Review by Sean Boelman
Video-essayist-turned-filmmaker Kogonada made a splash with his intimate directorial debut Columbus, and while his newest film After Yang is more ambitious in overall scale, it is also rooted in emotion. Nevertheless, this combination of sci-fi, family drama, and mystery is far less moving than his first feature.
The movie follows a family who is faced with an unorthodox grieving process when their A.I. helper malfunctions unexpectedly. It’s a fascinating premise that has the potential to be a profound study of the connections that humanity has both with technology and one another, but in expanding Alexander Weinstein’s short story, Kogonada finds substance in the wrong areas.
In terms of surface-level commentary, the film is discussing the relationship and dependence that society has on modern technology. Kogonada wisely avoids making this the primary focus of his movie, though, as it easily could have come across as a paranoid rant if so. Instead, for better or worse, the film is more interested in exploring the things that make us human, a theme that has been explored over and over again in the genre.
The character development in the movie is intriguing, even if it isn’t always effective. Interestingly enough, the most compelling character in the film is the android who is experienced primarily through the lens of others. His development is done through how he is seen by others, and it’s the most authentic connection that is formed in the movie.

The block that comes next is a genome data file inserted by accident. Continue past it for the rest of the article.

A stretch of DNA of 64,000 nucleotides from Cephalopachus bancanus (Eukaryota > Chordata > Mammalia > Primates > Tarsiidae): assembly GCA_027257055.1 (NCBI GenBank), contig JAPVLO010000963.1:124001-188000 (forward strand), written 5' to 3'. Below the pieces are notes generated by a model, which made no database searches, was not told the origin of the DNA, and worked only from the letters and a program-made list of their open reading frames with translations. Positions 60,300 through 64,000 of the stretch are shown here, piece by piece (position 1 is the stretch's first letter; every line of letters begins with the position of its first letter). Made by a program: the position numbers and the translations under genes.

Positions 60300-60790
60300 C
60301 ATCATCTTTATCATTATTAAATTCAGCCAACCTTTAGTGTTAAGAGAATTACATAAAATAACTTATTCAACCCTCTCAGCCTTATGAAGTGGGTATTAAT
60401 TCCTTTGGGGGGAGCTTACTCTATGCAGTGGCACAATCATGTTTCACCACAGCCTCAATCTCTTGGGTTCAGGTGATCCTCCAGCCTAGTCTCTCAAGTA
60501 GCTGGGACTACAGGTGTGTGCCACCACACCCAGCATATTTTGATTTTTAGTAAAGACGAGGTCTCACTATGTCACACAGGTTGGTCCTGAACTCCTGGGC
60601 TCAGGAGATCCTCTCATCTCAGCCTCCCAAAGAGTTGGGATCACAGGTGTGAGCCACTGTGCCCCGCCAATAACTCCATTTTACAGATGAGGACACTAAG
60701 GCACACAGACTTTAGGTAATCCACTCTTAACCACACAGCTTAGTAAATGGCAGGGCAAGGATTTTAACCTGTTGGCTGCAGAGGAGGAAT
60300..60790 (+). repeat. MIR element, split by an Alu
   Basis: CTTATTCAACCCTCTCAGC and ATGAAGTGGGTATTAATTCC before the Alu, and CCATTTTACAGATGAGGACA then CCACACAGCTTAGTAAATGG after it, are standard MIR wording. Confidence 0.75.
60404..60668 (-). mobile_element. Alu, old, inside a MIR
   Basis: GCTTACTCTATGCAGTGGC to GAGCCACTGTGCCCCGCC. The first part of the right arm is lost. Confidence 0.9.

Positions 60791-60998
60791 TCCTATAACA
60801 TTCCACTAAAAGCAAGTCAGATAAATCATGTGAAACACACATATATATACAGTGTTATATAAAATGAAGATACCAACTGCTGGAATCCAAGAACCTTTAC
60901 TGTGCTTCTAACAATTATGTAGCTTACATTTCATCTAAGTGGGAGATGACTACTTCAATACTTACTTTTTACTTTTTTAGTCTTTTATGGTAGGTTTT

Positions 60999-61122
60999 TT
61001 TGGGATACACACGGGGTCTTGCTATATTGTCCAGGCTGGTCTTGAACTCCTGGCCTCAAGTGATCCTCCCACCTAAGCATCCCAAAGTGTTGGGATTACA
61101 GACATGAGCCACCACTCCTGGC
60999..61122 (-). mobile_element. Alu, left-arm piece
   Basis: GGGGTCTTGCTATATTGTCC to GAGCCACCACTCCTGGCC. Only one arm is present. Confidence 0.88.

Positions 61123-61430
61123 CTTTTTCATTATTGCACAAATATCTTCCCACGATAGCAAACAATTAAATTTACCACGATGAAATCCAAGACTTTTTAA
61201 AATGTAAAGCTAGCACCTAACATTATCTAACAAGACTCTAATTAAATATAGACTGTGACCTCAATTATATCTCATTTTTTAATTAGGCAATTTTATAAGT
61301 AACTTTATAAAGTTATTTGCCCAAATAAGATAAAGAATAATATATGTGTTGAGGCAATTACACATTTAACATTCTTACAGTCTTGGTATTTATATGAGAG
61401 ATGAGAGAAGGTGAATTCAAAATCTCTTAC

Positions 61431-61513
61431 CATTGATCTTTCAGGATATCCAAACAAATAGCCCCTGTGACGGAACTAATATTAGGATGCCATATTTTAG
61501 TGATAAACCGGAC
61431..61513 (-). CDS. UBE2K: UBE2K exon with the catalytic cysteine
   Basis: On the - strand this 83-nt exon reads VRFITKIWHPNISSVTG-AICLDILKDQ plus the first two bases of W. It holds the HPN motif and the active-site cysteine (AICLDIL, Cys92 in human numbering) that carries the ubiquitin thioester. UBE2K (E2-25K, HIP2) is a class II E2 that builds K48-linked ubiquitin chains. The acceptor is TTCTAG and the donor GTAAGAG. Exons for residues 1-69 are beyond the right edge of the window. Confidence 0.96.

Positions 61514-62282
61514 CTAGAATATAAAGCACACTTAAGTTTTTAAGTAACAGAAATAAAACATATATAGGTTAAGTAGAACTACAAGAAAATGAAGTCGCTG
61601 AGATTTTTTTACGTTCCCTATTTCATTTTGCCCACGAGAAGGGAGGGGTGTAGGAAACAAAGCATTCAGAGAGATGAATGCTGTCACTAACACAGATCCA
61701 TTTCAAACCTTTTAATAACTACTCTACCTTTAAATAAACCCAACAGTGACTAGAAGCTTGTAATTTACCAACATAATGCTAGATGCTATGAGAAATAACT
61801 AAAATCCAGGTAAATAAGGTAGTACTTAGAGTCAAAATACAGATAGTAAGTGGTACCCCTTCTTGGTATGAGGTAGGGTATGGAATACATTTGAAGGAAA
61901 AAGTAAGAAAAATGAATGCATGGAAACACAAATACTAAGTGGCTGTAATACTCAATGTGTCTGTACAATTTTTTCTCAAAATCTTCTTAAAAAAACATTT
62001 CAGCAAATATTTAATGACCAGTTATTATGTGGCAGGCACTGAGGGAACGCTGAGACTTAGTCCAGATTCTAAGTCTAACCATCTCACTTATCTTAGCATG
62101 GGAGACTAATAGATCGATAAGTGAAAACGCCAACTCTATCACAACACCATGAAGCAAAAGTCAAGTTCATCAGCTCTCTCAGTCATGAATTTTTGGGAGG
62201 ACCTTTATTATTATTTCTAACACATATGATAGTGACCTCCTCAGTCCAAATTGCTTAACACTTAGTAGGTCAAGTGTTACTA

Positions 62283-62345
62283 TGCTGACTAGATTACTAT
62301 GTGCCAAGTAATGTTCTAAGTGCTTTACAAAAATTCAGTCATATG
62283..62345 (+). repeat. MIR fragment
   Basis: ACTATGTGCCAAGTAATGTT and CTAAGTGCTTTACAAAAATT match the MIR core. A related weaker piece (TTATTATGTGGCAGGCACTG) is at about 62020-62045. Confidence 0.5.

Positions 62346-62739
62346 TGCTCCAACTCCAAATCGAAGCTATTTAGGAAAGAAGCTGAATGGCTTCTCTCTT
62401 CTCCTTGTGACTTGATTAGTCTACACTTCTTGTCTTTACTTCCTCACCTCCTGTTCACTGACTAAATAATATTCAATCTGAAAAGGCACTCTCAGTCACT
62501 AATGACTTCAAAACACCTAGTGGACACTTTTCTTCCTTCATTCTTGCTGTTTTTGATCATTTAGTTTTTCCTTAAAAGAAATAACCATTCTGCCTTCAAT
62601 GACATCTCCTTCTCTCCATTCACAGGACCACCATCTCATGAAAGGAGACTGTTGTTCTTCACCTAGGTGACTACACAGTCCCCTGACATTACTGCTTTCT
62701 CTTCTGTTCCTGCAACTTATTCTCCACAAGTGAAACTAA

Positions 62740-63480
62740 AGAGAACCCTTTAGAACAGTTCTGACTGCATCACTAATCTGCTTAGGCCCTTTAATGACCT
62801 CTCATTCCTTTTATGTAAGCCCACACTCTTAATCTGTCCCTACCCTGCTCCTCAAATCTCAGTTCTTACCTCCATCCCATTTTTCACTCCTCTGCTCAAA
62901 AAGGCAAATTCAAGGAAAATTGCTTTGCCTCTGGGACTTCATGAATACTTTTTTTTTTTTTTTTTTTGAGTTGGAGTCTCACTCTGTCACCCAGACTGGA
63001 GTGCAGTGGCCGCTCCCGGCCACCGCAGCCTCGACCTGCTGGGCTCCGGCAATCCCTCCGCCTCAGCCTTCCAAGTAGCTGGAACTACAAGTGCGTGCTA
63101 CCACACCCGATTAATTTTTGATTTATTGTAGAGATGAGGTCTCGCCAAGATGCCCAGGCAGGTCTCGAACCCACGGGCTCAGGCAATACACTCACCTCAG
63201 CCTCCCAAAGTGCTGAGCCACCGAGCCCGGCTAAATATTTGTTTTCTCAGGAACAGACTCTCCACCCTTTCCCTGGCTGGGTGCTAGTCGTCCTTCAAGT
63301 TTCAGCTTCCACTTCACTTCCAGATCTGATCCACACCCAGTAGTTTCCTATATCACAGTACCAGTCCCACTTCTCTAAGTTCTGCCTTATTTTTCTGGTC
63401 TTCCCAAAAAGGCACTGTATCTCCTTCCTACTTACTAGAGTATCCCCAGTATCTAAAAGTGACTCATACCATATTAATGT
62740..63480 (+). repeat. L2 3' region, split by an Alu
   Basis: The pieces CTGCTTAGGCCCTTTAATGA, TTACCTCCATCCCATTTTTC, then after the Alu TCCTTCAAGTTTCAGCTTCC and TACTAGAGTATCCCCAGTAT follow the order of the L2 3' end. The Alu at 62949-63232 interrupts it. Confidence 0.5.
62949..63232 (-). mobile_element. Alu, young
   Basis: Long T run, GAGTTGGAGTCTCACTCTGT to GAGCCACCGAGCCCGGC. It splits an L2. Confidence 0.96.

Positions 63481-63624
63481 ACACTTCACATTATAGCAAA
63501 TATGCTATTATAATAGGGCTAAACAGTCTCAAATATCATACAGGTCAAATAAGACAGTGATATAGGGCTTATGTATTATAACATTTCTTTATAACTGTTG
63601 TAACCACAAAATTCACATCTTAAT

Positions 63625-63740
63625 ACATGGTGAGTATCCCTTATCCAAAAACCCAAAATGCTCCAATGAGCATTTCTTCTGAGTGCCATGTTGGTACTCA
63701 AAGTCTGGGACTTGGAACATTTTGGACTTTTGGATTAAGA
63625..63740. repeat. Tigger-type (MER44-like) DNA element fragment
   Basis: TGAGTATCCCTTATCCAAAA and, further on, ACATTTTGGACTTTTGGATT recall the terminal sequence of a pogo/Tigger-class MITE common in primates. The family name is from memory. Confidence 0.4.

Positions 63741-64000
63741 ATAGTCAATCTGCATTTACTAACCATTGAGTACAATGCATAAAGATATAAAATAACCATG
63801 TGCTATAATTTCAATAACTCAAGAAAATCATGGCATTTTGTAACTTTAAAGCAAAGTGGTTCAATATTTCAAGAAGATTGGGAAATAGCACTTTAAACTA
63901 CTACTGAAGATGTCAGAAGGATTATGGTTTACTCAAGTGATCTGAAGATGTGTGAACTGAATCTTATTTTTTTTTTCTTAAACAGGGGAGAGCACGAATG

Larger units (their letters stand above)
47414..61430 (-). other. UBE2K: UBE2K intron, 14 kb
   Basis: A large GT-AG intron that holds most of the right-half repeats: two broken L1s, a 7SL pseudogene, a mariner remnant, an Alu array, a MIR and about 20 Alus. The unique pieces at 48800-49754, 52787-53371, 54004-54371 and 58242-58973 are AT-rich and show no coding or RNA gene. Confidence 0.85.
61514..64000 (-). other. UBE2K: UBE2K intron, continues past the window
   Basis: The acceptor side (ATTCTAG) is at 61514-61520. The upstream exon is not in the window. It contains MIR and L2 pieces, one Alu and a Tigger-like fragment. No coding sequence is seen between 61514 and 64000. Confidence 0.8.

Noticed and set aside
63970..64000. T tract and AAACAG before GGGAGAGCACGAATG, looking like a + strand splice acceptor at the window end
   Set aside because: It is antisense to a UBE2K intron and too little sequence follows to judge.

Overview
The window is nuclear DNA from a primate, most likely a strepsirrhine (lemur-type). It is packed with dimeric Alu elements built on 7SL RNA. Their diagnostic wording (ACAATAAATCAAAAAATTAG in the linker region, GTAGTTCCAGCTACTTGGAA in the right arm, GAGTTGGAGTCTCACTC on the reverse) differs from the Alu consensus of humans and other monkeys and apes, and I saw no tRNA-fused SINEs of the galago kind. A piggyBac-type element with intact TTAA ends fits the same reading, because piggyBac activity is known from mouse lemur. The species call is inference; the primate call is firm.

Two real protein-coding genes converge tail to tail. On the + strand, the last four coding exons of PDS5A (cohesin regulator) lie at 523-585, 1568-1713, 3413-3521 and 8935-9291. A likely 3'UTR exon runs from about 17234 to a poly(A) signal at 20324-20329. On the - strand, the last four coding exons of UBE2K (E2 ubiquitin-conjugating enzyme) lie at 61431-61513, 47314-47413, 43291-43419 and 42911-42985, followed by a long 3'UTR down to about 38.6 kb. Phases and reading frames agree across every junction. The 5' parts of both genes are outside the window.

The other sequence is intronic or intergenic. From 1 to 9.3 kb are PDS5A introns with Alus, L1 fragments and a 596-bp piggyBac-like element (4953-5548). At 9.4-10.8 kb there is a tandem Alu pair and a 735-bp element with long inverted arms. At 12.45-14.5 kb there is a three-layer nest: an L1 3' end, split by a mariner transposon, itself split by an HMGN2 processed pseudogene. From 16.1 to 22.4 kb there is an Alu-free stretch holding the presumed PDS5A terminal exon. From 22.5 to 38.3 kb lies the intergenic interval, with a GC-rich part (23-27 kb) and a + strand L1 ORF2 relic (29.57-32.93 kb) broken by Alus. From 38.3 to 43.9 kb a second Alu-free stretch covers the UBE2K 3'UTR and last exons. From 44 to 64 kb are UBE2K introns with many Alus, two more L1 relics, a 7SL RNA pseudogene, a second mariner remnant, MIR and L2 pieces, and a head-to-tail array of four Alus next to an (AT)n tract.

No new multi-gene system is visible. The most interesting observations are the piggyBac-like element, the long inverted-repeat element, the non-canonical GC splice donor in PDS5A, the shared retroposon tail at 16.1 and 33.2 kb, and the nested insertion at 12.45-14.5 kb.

However, the performances here are frustratingly cold. Colin Farrell is supposed to be playing an unorthodox grieving father, but his performance is oddly detached. There are a few scenes in which he expresses pain, but for the most part, he’s just sort of drifting in this bereft daze. Justin H. Min gives a solidly nuanced performance as the android with a heart, but Jodie Turner-Smith, Haley Lu Richardson, and Clifton Collins Jr. are wasted here.
Even more off-putting are the film’s frequent tonal shifts. The movie starts off as a slightly quirky sci-fi, becomes a somber family drama, then a mystery, goes back to somber drama, and then becomes another (different) mystery. Had the film settled on one of its tones and stuck with it to explore these themes, it would have been much more effective.
That said, the movie is undeniably wonderful in a visual sense. Kogonada’s eye for composition really brings out the emotion in the shots, even when the script doesn’t do it any favors. And the use of futuristic images, including an extremely memorable title sequence that is one of the most enjoyable this side of Gaspar Noé, shows the potential that this had if only it would have embraced its sci-fi elements.
After Yang has a lot of elements that work quite well on their own, but they are so at odds with each other tonally that the result is beyond uneven. It’s exciting to see Kogonada take such big swings, although it definitely could have used a bit more development.
After Yang screened at the 2022 Sundance Film Festival, which runs January 20-30.